Hey LHR, thanks! That I can do with the palytry collection of eletronic equipment I have available. Thank you again! This is very helpful, and I might add difficult to ferret out of the internet as I have tried. This is a good group to get help from on these kinds of problems.
Robo
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On Thu, 10 May 2007 00:03:34 -0500,

That will tell how much electrical power is being used by the motor, but doesn't really have anything to do with the actual shaft horsepower output of the motor.
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Sorry, my header for the above should have been Re:, not Req: Robo
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Chris, Yes, I am naive about electrical calculations, that's why I asked for help. And no, I am not selling anything. This is for my own curiousity and understanding. The phrase "for demonstrations" was meant to keep this short and simple. It is for me and some fellow robotics hobbyists.
I can't afford to create a full scale model. I have some numbers as to how much horsepower is used on full size equipment which uses gasoline engines and are rated in horsepower, which is a unit of work (mass, distance, time).
I realize that there are transitional differences in going from scale to scale, and torque, horsepower, power ranges, engine speed, etc. I know what I am getting into on this level.
I am not an expert, but I need to start somewhere. If the initial requirements by calculation prove to be too much, then I will save myself a lot of time and expense. My hobby is robotics, but I still don't want to waste my time on something totally impractical.
I don't want to get everyone involved in a discussion about all the scale transitional differences. But as an example, if I wanted to create a scale boat, plane, car powered by small electric motors, and the scale model was exact (I know!), and the real boat, plane, car is powered by xxx horsepower motors, etc. (not necessary to point out the differences), I want to determine if any popular cheap small electric motors could emulate the same performance. To do that without building the model, I would like to calculate out the project first on "paper". Therefore, to be able to calculate a *rough* scale of horsepower supplied by these motors. Trying to keep it simple at this stage.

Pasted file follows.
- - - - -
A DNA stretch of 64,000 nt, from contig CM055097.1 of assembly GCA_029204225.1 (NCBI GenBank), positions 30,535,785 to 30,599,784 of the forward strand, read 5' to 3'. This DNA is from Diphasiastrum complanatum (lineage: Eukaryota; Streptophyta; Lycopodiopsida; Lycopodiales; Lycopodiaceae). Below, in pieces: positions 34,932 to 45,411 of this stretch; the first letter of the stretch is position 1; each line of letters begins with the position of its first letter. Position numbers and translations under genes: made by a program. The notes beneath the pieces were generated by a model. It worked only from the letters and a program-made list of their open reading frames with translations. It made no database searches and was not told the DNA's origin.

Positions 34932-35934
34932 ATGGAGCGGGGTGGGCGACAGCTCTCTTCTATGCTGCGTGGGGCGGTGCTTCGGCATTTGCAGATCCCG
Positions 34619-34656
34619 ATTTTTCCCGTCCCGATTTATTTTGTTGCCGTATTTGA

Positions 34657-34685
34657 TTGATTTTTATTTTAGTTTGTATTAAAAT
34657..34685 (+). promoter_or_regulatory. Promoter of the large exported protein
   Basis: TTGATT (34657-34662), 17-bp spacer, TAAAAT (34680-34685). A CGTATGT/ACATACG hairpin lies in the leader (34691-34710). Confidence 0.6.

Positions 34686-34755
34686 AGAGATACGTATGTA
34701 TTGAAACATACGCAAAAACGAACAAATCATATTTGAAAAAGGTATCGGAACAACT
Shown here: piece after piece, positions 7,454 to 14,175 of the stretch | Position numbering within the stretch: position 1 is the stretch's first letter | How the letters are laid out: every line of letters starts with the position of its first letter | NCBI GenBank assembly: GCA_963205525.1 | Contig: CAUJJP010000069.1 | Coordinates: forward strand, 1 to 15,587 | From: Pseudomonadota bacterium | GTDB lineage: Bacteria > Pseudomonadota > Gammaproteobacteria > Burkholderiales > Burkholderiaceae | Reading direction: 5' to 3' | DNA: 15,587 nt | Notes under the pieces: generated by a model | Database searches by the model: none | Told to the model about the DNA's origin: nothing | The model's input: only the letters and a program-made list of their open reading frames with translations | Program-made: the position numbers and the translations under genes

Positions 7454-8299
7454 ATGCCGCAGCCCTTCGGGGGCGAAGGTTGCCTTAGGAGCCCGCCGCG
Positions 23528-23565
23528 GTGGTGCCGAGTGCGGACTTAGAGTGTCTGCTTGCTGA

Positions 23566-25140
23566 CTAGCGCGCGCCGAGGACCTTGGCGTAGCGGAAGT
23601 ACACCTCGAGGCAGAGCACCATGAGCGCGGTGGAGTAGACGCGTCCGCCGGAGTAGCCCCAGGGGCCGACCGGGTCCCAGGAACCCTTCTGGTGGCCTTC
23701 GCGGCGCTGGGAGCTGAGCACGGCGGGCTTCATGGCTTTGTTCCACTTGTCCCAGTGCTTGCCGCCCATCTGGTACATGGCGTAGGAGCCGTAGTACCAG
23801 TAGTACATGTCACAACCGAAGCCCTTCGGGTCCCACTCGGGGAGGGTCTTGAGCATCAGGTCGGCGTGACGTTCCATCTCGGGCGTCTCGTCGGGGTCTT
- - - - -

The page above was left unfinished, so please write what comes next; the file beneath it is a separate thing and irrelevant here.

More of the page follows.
Thanks,
Robo
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Unless you are buying an electric motor for a boat...then it may be HP in USA, or kW in the real world
Cheers
:-]
Dale
snipped-for-privacy@nowhere.invalid wrote:

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I find use of the word "horsepower" somewhat suspicious in any engineering discussion. In a strictly mathematical sense, as Gordon points out, one horsepower is indeed about 0.746 kilowatts. In common usage, however, a kilowatt is a unit of measure used by engineers to calculate things whereas a horsepower is a unit of measure used by salesmen to sell things. That you seem to believe that simply by using the correct quantity of horsepower you can accurately demonstrate something with a scale model strikes me as naive. The physics of most systems scale in nonlinear ways. What exactly is this project and what are the parameters you hope to estimate?
-chris.